Mayella’s shoes are never stepped in by the community. Her lies are half-swallowed even when all evidence contradicts them, but she is never pitied by anyone apart from the most compassionate characters, such as Tom Robinson, and this only angers the white community further, “You felt sorry for her? You felt sorry for her?” This shows how incredulously the statement is considered and how unexpected it is for a member of the black community (no matter who it is) to pity a member of the white community. This could be seen as Tom Robinson recognising another Mockingbird and wanting to help her, but is more likely just that Robinson is a kind and innocent character who wants to help people no matter what the risk, much like Atticus. Ironically it is partially this which finally causes Robinson’s guilty verdict.

Mayella is thought of as just “white trash” but when her shoes are actually stepped in, it can be seen that she is actually a lonely, unloved young girl who wants company and to be wanted herself. If someone had recognized this and actually acted upon it, helping her to become a distinguished lady, such as Scout will have the opportunity to become, it may have ultimately saved Tom Robinson’s life as she would not have introduced the whole problem with the “love” between the black man and white girl.

 Hope this was useful

KJ
theBookGirl KJ

 

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Looking for JJ by Anne Cassidy April 27, 2009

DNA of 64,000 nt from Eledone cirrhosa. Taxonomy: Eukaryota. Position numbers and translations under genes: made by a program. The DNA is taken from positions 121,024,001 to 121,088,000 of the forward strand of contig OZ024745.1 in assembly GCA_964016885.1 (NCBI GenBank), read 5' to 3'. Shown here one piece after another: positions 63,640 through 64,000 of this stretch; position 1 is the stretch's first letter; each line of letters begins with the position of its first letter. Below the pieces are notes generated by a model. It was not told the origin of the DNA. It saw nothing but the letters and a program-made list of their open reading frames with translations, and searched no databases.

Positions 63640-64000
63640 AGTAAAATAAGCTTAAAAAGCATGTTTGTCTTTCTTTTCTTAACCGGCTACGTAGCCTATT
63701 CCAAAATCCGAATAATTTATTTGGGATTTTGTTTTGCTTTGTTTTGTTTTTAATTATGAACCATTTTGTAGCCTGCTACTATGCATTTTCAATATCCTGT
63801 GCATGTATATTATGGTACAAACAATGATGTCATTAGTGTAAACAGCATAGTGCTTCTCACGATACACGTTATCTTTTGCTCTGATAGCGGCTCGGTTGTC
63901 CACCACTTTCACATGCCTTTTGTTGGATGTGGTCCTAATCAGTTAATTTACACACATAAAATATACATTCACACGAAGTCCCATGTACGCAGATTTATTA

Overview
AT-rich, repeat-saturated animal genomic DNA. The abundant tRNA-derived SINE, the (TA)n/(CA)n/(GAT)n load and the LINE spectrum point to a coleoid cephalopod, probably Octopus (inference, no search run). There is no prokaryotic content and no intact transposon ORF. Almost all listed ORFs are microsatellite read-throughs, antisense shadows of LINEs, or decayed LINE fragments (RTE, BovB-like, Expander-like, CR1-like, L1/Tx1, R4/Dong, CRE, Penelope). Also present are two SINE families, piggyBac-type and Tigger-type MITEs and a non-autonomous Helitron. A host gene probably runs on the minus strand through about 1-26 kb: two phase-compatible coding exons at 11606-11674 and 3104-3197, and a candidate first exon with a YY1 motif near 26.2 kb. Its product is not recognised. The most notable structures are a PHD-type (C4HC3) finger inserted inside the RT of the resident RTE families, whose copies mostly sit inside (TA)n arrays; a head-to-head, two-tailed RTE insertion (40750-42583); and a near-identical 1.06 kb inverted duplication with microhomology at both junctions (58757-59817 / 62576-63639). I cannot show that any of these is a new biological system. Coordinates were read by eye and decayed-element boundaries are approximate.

Posted by KJ theBookGirl in book, GCSE, girl, KJ, Mystery, read, recommendation, review, theBookGirl, Young Adult.
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Looking for JJ“Three children walked away from the cottages on the edge of the town towards Berwick Waters. Later that day only two of them came back…”

Looking for JJ is a book which has stayed with me for years, I first picked it up when I was about 13, looking for something new and different in my local library and found the exciting new world of Young Adult. That’s where I cam across a beautiful book which on the inside flap read:

“Alice Tully knows exactly what happened that spring day six years ago – though it’s still hard for her to believe it’s real. The images, the sounds and the aftermath are imprinted on her memory. She’ll never be able to forget, even though she’s trying to lead a normal life – she has a job, friends and a boyfriend whom she adores. She’s making a go of things, putting her past behind her at last. But Alice’s past is dangerous, and violent, and sad – and it’s about to rip her new life apart